There are a few minutes for the 11 a.m. bell to go at a private matriculation school in Perungudi but parents waiting outside the gate turn restless. Inside, in one of the L.K.G. sections, the scene is worse. At least, half-a-dozen children are crying. Once they see their parents from the grilled classroom window, the cries get louder. P. Benita in a spaghetti-strapped dress walks around the room screaming as if she has been deserted, while her classmate Hemanth P. does not stop easily even after his mother comes to pick him up.
Mix of emotions
Faces in most kindergarten classrooms are a varied mix of emotions, especially during the first few days of school. Many parents think earlier exposure in a playschool or day care centre removes the culture shock; yet for many children, the transition to a new place and system is not that smooth.
Quite a number of schools are designing various programmes to ensure a more child-friendly transition. Hari Shree Vidyalayam's ‘parent programme,' for instance, allows the parent to sit in the classroom till the child has settled down. Initially, the duration was six months and it later came down to three months; now, parents can be around for a month.
“We expect parents to be like wall paper and not interfere in our work. Once the child has settled down, the parent moves outside the classroom,” says Bhuvana Kannan, head of junior campus, Hari Shree Vidyalayam. The programme is aimed at providing “emotional support”, she adds.
In many cases, the child is happy to know that the parents are on the campus where they are engaged in activities such as yoga and art. Guest speakers are brought in to talk about parenting and counselling, says Vidya Jaishankar, a faculty of the ‘parent programme.'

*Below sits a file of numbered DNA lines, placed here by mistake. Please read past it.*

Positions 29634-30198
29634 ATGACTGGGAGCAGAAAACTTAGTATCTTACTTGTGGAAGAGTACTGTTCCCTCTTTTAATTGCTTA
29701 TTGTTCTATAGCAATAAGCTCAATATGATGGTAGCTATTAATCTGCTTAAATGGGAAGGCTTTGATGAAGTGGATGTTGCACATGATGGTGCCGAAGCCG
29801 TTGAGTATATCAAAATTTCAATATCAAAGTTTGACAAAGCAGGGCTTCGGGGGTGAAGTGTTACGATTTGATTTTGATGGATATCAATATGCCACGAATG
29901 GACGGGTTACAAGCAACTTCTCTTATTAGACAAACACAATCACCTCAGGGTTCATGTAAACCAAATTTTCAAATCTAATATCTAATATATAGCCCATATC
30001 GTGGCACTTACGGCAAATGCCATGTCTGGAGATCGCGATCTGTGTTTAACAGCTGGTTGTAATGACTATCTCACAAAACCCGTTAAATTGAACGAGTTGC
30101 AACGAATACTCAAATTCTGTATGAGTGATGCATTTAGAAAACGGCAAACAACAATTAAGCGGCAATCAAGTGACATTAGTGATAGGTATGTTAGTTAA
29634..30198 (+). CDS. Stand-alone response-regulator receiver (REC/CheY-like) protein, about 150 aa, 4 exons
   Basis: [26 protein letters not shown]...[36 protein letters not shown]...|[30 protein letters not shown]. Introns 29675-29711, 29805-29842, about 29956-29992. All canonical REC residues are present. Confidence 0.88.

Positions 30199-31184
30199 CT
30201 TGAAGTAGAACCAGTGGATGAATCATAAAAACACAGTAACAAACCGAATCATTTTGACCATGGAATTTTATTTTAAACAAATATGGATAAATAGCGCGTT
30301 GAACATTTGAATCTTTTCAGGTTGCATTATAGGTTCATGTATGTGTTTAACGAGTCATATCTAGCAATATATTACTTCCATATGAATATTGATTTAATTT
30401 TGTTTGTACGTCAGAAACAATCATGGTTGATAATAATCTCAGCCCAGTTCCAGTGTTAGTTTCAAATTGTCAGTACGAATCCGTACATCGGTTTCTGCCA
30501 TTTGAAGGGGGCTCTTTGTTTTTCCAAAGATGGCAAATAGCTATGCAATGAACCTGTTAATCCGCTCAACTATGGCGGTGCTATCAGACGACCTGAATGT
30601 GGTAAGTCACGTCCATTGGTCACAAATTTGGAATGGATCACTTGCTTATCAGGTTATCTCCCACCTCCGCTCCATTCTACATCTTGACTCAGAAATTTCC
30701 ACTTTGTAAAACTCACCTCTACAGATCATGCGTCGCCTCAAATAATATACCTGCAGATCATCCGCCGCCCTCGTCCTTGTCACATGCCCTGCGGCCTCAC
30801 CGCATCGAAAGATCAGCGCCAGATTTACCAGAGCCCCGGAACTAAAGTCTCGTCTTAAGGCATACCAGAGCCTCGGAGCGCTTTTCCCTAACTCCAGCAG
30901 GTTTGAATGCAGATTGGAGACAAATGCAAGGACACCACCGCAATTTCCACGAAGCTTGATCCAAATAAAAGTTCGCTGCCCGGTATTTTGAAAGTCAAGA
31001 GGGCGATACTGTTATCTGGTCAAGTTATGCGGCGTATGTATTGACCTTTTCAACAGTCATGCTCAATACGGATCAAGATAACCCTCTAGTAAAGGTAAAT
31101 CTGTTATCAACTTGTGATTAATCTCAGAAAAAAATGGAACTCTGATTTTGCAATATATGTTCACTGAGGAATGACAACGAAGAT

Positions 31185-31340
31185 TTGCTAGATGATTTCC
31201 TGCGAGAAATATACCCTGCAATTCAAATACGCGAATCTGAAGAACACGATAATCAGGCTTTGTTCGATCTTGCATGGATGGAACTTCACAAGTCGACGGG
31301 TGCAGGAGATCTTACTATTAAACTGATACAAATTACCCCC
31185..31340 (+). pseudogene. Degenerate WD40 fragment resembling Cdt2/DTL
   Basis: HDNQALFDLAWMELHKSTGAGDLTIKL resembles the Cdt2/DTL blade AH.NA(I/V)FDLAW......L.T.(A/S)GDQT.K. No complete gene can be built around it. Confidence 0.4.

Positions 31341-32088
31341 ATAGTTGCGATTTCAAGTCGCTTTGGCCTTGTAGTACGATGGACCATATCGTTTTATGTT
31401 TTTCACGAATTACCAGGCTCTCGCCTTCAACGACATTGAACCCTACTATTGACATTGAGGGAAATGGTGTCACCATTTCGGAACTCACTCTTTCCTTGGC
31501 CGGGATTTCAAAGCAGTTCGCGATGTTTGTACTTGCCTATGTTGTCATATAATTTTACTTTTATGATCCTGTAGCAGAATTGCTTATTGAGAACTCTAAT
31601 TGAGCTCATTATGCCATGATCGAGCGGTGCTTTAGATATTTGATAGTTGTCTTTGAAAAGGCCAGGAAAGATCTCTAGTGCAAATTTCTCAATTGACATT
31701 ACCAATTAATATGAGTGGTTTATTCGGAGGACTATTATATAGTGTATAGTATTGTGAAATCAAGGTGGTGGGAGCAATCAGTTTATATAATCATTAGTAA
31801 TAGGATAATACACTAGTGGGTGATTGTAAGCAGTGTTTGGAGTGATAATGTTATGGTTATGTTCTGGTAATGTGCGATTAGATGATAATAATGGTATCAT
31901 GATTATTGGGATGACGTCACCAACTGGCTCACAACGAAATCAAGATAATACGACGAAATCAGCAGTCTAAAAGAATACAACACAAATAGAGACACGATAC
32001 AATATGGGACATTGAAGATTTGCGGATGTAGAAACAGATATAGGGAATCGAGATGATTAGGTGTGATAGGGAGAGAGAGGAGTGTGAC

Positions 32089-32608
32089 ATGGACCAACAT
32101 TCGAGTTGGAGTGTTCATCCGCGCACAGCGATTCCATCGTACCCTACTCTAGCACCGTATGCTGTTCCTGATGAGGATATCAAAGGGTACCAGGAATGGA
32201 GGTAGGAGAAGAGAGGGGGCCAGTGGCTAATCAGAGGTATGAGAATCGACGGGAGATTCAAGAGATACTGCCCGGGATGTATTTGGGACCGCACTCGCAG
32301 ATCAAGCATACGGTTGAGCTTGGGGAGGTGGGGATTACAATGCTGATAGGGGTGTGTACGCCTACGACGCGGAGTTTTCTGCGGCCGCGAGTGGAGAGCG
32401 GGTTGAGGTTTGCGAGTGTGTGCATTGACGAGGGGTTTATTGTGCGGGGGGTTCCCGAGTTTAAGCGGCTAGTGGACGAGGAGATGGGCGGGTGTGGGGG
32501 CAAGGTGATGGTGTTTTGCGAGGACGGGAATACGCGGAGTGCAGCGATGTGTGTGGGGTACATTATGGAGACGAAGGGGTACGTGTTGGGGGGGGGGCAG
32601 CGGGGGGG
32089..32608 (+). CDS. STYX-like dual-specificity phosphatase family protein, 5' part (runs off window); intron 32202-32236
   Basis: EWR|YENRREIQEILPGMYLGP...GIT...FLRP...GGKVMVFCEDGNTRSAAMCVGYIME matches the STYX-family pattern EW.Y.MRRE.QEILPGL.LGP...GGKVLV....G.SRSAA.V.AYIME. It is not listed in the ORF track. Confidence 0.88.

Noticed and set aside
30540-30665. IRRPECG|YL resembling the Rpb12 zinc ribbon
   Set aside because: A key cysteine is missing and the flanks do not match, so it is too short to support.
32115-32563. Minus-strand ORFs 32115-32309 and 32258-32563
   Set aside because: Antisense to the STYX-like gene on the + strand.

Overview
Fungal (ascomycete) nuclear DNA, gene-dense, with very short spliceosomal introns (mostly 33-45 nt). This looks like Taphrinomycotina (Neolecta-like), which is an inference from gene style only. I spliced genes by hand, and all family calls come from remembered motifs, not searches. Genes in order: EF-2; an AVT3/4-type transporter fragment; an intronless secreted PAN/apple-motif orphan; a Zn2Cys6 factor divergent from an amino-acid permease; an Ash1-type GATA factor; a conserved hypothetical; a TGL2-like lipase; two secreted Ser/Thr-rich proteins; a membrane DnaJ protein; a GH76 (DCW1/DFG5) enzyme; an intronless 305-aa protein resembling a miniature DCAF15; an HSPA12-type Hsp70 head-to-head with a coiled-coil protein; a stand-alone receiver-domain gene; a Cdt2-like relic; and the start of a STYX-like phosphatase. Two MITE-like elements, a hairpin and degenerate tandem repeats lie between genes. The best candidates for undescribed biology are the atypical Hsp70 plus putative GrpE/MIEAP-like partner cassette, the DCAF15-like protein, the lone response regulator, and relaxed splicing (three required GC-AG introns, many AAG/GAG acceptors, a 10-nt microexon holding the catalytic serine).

Since many are concerned about the safety of their child in the school van, some institutions allow the parents to travel along. Many institutions such as Velammal Matriculation School, Surapet, allow the parents to come in the van for some days, until the child gets used to the driver.
Prema Daniel, consultant on Early Childhood Education, says a child should be introduced to the new place in a phased manner. He or she should be taken around the campus, briefed about the class teacher, non-teaching staff, and even shown the toilet. She says that schools should make arrangement such that parents are allowed to be on the premises for at least one week. “The teacher should be child-friendly and talk to the child in the language he/she knows,” she adds.
Some are of the view that classroom door should not be shut, and parents should give a positive view of the new place in such a way that it creates excitement in the child.